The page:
Posted on Leave a comment

Fire Safety Checklist for Homes

Delhi-Fire-safety-equipment-shop-in-india.jpg


Home Fire Safety Checklist

Ensuring the safety of your home is of utmost importance, especially when it comes to fires. Thousands of homes are affected by fires each year, leading to significant property damage, injury, and even loss of life. A comprehensive Home Fire Safety Checklist is an indispensable tool for every homeowner. This extensive guide will walk you through vital steps to ensure your home is well-prepared, reducing the chances of a fire outbreak.

1. Install Smoke Alarms

Properly Installed and Maintained Smoke Alarms:

  • Install smoke alarms on every level of your home, including the basement.
  • For optimal safety, install alarms inside each bedroom and outside sleeping areas.
  • Test alarms monthly and replace batteries annually or as needed.
  • Replace all smoke alarms every 10 years.

2. Plan and Practice Your Escape

Developing a Fire Escape Plan:

  • Identify two ways out of every room.
  • Ensure windows and doors open easily.
  • Choose an outside meeting place, like a tree or mailbox, that’s a safe distance from the home.
  • Discuss and practice the escape plan with every member of your household at least twice a year.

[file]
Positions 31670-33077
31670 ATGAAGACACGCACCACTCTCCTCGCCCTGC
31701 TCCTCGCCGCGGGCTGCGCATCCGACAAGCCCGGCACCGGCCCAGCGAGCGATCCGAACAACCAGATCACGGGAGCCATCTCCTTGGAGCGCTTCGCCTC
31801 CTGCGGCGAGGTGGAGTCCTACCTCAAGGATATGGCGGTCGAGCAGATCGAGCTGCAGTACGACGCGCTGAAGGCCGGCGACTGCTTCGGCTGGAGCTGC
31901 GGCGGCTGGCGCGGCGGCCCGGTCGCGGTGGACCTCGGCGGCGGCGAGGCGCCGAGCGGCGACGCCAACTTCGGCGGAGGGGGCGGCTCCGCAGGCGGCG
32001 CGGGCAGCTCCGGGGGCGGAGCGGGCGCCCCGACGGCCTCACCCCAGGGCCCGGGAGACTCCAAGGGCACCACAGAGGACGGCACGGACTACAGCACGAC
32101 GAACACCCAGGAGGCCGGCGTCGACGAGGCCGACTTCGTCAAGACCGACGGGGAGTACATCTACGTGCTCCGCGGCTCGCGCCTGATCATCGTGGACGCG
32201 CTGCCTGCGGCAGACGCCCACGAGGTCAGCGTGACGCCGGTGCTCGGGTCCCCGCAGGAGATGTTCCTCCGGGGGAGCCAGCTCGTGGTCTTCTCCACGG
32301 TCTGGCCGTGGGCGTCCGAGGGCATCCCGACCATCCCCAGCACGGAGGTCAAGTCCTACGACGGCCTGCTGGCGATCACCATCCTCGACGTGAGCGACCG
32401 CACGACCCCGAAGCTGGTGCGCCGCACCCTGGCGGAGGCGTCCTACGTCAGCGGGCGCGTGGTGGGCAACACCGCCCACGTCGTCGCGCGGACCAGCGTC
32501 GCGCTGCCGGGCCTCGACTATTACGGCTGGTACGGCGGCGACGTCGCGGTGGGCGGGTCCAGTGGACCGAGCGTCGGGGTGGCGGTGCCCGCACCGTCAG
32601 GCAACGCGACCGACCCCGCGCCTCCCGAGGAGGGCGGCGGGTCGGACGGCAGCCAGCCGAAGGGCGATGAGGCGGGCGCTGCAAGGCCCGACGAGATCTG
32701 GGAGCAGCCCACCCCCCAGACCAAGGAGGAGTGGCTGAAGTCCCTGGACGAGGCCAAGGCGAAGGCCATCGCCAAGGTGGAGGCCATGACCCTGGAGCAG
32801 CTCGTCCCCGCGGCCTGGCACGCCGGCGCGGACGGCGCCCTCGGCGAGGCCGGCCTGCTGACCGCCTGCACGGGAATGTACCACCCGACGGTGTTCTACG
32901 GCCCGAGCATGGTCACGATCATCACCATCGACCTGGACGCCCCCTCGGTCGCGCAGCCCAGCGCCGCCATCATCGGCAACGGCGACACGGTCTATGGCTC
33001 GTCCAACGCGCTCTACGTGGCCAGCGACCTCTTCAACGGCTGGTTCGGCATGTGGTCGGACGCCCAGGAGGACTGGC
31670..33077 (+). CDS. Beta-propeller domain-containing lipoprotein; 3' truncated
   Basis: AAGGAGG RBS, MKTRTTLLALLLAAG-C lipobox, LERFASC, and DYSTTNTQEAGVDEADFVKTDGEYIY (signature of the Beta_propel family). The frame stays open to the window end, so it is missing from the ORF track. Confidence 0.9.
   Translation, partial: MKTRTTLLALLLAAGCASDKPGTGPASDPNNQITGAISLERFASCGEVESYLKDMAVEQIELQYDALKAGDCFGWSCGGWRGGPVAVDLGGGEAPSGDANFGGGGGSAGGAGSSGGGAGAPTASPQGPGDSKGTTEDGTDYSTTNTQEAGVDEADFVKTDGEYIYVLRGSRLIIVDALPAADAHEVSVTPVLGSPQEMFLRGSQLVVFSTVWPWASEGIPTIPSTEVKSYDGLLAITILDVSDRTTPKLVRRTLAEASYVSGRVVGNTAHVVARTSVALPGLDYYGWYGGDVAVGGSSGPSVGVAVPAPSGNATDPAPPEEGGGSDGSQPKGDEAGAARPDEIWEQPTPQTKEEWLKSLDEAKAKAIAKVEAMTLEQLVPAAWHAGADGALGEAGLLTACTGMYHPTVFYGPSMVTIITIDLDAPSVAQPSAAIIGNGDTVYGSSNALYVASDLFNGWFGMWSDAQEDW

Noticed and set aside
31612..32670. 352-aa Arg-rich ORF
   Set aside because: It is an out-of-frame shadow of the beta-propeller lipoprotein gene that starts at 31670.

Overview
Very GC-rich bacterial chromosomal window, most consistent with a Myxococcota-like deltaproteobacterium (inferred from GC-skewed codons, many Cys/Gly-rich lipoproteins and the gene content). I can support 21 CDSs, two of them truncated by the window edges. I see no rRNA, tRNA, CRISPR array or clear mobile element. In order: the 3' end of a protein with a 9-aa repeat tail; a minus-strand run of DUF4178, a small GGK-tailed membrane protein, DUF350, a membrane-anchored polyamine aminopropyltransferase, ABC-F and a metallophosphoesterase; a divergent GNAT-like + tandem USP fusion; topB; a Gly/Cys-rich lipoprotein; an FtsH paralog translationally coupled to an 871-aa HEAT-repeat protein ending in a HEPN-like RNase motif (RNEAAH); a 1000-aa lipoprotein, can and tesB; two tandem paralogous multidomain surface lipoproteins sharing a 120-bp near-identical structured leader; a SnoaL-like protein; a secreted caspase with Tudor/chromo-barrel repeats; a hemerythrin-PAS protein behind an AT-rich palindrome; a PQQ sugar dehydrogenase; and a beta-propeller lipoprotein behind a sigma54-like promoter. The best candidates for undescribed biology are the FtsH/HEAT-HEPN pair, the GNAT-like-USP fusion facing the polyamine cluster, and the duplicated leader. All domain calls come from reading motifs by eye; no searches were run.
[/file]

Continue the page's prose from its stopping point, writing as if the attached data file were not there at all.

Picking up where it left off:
3. Ensure Safe Cooking Practices

Kitchen Safety:

  • Never leave cooking food unattended.
  • Keep flammable items, like dish towels and curtains, away from the stove.
  • Turn pot handles inward to prevent accidental spills.
  • Ensure a fire extinguisher is easily accessible in or near the kitchen.

4. Check Electrical Outlets and Cords

Electrical Safety Tips:

  • Don’t overload outlets or extension cords.
  • Replace or repair damaged cords immediately.
  • Ensure all electrical work in your home is performed by a qualified electrician.
  • Keep cords away from water and heat sources.

5. Be Cautious with Heating Equipment

Safe Heating Protocols:

  • Maintain a safe distance between any heating equipment and flammable items.
  • Turn off portable heaters when leaving the room or going to bed.
  • Clean and inspect heating equipment and chimneys annually.
  • Always use the correct fuel specified for fuel-burning space heaters.

6. Store Flammable Products Safely

Proper Storage of Hazardous Materials:

  • Store gasoline, paint thinners, and other flammable products in approved containers.
  • Keep these containers in a cool, well-ventilated area away from heat sources.
  • Never bring gasoline containers indoors, even if they’re empty.

7. Educate Your Family

Fire Safety Education:

  • Ensure every family member knows how to call 911 or the local emergency number.
  • Teach children the dangers of matches, lighters, and fireworks.
  • Discuss the “Stop, Drop, and Roll” technique with kids to use if their clothes catch fire.

8. Safeguard Against Candles and Open Flames

Safe Candle Usage:

  • Always place candles on stable surfaces away from flammable objects.
  • Never leave candles burning unattended.
  • Opt for flameless candles, especially if you have children or pets in your home.

9. Secure Your Home’s Exterior

External Fire Safety Measures:

  • Ensure the roof and gutters are free from debris like leaves and twigs.